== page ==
To those who date or marry a farmer, one of the first rules is learning to love them during harvest and planting season. Right now, I currently have a boyfriend that just started in the fields. I don’t know the next time I’ll get to see him or hang out with him because his time is revolving around school and farming. I get to talk to him on the phone on his way home late at night or maybe get a quick text from him when he has a break because it is harvest time. When I do get to see him it might mean that I’m riding buddy seat in the tractor, but I’m okay with that because that is an enjoyable date to me. This is not the season to try and make plans with him and I’m perfectly okay with that because I know he and thousands of others are dedicating their time to feeding others.

All I can say is I’m thankful for those who give up all their time for an entire season.

You can also find this post here.

A Driver’s Guide To Harvest

A Driver’s Guide To Harvest


How to have a safe and bountiful harvest this fall!

As harvest approaches and we start seeing more and more farm machinery on the road, it’s nice to be reminded of safety tips. Farmers are beginning to get into the fields, which means more are having to travel down county and country roads. When motorists are traveling in these areas it is nice to have a reminder of what to do when you come across large tractors, implements, and combines.

1. Watch for Farm Machinery

They’re not that hard to spot: giant green, red and blue machines in fields of brown. As soon as you spot a tractor or combine slow down and share the road with them.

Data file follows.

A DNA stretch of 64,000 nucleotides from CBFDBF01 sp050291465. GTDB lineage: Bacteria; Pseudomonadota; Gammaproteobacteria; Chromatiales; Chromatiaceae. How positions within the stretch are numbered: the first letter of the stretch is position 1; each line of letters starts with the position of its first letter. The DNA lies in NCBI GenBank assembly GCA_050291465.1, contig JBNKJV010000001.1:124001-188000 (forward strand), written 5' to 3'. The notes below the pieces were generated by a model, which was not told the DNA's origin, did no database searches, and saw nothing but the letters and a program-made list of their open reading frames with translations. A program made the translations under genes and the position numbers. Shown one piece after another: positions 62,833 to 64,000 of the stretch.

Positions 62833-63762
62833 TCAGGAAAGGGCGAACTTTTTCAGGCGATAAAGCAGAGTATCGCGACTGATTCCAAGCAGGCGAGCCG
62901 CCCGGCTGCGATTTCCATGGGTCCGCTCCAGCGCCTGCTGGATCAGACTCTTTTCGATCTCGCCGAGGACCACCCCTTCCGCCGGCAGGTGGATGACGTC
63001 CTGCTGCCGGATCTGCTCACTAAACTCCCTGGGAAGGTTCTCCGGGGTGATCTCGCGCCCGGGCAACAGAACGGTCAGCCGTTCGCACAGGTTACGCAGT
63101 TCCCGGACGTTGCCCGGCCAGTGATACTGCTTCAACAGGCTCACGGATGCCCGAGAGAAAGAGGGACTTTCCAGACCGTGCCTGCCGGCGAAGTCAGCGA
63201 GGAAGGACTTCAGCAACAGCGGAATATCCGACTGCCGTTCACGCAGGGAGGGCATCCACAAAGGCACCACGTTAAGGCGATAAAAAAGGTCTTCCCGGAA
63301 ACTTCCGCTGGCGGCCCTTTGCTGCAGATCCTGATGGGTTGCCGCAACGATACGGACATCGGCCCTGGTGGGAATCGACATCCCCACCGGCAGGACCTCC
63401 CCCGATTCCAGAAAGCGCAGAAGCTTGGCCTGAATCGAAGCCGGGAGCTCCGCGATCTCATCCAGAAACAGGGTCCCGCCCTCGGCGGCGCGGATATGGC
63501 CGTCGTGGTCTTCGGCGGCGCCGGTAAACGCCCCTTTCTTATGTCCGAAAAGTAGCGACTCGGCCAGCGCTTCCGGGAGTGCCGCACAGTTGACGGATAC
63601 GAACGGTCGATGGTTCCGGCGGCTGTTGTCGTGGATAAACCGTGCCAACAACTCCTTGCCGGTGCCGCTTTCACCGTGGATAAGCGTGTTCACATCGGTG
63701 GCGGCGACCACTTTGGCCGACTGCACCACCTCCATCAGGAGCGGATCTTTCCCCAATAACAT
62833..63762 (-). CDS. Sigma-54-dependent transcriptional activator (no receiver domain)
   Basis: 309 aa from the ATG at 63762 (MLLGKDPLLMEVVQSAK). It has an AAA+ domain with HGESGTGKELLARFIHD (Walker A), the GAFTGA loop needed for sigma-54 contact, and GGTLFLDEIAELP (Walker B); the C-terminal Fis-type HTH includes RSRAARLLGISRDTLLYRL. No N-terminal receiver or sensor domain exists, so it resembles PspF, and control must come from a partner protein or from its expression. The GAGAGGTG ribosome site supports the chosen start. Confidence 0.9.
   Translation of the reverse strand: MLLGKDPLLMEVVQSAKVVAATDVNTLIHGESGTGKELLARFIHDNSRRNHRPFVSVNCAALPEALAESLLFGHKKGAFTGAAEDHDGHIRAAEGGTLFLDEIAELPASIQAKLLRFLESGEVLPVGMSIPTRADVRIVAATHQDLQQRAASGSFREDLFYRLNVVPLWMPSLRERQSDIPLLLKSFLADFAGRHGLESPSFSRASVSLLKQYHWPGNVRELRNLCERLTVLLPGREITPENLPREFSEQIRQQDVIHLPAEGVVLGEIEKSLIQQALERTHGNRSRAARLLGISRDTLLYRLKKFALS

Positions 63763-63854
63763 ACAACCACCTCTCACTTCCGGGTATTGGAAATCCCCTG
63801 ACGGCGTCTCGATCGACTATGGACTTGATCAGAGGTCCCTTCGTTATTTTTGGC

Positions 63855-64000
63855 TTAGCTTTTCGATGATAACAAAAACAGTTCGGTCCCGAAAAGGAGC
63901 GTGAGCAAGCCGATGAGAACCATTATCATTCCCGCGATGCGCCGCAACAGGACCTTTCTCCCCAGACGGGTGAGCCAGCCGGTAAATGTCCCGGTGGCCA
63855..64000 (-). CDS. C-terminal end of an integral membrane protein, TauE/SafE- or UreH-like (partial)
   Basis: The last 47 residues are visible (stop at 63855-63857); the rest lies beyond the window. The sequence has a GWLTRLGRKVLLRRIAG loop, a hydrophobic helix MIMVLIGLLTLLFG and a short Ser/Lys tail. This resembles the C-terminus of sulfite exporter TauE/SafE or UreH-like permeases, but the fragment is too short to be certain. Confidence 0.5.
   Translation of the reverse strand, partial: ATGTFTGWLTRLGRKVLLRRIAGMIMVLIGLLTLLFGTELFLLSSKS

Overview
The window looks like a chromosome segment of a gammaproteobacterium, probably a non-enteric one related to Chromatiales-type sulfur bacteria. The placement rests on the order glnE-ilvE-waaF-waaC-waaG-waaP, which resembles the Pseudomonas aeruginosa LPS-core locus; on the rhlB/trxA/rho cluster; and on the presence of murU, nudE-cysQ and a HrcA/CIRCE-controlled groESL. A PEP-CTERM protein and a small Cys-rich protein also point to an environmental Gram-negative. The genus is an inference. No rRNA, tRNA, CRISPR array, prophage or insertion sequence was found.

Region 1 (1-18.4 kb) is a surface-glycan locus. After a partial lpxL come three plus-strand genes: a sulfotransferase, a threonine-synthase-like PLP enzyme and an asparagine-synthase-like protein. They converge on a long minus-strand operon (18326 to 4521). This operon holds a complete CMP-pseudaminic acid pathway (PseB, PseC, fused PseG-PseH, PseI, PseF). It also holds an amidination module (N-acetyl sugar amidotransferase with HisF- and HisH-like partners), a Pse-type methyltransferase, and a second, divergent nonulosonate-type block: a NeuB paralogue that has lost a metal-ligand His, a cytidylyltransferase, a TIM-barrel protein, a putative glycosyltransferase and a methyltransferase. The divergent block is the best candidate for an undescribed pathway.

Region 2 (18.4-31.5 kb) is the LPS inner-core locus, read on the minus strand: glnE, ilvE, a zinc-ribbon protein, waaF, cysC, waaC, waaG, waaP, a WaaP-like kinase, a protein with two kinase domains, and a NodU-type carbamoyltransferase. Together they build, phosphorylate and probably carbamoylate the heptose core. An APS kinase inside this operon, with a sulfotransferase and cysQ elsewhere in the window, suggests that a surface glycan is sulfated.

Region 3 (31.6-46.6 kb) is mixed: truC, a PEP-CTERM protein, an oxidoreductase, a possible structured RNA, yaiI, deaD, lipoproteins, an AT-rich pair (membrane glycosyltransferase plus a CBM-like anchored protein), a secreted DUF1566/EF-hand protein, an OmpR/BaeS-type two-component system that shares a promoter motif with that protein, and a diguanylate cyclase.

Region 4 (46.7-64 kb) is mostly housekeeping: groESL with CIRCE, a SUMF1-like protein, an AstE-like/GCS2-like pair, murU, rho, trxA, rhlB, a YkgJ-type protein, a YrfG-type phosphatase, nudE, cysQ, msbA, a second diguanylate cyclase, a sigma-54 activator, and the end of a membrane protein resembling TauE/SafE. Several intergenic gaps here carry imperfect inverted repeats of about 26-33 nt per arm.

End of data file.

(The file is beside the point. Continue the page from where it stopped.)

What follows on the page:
2. Slow Down and Stay Back

Being so large, they cannot travel at speeds of 55 or 70 like your car can, so be prepared to slow down to 20 miles per hour or even slower. With that being said, it means you need to give them some space on the road too. They weigh thousands of pounds and are as big as a house, so they aren’t able to stop in five seconds. Remember to give them the space they need to slow down and turn and have some patience.

3. Pass With Caution

Again, take size into consideration when you are passing farm machinery. When they are bigger than the given lane it means that oncoming traffic and following traffic need to take precaution. Farmers are more than willing to pull off on the shoulder to let you pass (they understand they are a slow moving vehicle) but if they go from the shoulder onto the road then stay back! Understand that if a bridge or guard rail is coming up, they can’t stay on the shoulder and will have to take the majority of the road. When this happens, have patience because your life and that farmer’s life are more important than wherever you are going.

4. If You Can’t See the Farmer, They Can’t See You

If you are directly behind the combine or tractor and cannot see its mirrors, how do you expect the person in the farm equipment to spot you? Stay back and be cautious, because if a car and a tractor go head to head in an accident, the bigger of the two is obviously going to win.